This month it’s so easy to get wrapped up in all the last minute shopping, baking and wrapping that you forget to enjoy Christmas. Then before you know it, you’re hauling the decorations back up to the attic and feeling sorry ‘bout the Christmas cards that never got sent. I’m guilty of it myself. I’m usually working out on the road until mid-December, and by that time I’m clamoring to get home to my family. Once I do, I have just about a week to prepare for Christmas. I don’t have time to get tired.
Course, I have a little help from my friends. My talented assistant, Brandon Branch, is like my own little Rudolph—he literally saves Christmas. Lucky for me, Brandon is a talented designer. For him, decorating for Christmas is like me walking in and fixing bacon and eggs for supper. It’s that easy. He does all fresh because nothing beats that smell of Christmas. Lots of times we’ll order wreaths and garland but we also use fresh cuttings from the yard. And if you don’t have a magnolia tree, go plant you one right now. Brandon puts those beautiful big glossy leaves everywhere, adding an inexpensive touch of Southern charm.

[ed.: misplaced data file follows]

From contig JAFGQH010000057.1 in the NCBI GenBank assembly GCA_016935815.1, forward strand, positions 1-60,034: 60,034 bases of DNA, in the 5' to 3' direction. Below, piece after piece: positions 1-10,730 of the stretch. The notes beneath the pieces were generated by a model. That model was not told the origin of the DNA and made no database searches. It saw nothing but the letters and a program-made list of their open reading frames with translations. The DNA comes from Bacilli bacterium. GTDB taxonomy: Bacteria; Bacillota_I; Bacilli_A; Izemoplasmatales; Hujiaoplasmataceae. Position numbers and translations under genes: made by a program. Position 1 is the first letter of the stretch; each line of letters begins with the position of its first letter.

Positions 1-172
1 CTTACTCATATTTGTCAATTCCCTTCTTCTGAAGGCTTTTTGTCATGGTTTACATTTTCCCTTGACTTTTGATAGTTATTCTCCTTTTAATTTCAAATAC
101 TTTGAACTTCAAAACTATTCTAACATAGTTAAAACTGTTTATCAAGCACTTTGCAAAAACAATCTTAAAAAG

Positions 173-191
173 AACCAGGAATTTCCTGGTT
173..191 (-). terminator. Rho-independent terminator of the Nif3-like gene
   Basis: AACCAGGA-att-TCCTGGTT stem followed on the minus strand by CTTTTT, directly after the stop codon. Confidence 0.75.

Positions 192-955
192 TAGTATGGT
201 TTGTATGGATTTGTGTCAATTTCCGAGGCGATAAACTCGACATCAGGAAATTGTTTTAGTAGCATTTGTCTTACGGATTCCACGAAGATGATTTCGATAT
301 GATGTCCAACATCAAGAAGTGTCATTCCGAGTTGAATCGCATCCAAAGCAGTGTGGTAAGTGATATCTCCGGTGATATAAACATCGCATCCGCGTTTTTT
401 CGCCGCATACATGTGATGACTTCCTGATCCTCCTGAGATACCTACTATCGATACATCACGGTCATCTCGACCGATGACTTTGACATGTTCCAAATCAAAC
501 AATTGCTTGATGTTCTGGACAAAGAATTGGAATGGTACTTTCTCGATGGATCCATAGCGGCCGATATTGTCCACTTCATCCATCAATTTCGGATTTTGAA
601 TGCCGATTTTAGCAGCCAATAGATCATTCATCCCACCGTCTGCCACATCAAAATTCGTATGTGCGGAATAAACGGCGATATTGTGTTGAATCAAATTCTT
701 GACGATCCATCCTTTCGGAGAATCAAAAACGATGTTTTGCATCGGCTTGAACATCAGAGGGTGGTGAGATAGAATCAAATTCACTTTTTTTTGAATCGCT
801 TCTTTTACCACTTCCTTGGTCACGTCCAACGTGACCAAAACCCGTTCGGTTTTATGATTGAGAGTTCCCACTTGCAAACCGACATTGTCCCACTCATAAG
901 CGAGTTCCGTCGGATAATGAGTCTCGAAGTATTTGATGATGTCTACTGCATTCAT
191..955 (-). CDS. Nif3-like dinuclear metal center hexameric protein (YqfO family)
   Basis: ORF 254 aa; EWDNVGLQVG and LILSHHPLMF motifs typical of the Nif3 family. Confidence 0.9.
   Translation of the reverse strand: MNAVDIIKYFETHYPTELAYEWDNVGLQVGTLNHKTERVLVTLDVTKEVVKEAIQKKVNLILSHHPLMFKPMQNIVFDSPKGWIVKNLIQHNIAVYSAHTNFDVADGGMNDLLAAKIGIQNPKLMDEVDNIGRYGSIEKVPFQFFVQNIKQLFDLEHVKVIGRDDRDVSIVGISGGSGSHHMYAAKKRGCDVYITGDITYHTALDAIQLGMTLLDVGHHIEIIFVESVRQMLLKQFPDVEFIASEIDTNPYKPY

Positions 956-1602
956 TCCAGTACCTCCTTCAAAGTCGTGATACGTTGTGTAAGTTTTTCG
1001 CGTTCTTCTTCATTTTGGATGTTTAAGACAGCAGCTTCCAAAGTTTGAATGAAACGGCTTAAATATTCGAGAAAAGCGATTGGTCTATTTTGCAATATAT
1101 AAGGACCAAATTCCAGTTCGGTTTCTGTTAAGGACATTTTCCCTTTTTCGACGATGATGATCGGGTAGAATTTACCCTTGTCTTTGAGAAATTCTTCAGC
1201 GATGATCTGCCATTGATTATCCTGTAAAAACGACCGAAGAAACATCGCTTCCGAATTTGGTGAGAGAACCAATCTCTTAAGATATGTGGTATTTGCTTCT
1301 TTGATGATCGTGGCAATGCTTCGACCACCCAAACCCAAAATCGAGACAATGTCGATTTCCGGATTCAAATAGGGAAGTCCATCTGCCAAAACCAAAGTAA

But this shopping thing is just plain work. I’ll take one day and just go out and shop all over town. Brandon tries to get me to use the Internet, but I’m a little old fashioned—I like to pick something up and turn it over in my hands before I decide to buy it. But lately I’ve found that as my family experiences more success, it’s become harder to find something that they really need. We’re blessed with so many things that I’m starting to wonder what’s the point of buying something just for the sake of it?
Y’all, I think we need to stop biting off more than we can chew. There’s so much pressure on us to find the perfect gift, make the perfect meal and decorate just so. Even though I have a little more help than most, I feel it too. Instead of aiming for perfect, I’m fixin’ to aim a little off-center this year and settle for “good enough.” You know, paying more attention to givin’ things of substance—like fellowship and charity—rather than a scarf-and-hat set that’ll go out of fashion before the snow melts.
Yes, this Christmas I’m gonna try to slow down—if for only a day or two—and try to really appreciate the little things, like the sound of my grandson’s squeals when he discovers that Santa ate the cookies he left for him and the feeling of my husband’s hand in mine as we say grace before our Christmas supper.
As it turns out, “good enough” will probably be more than enough.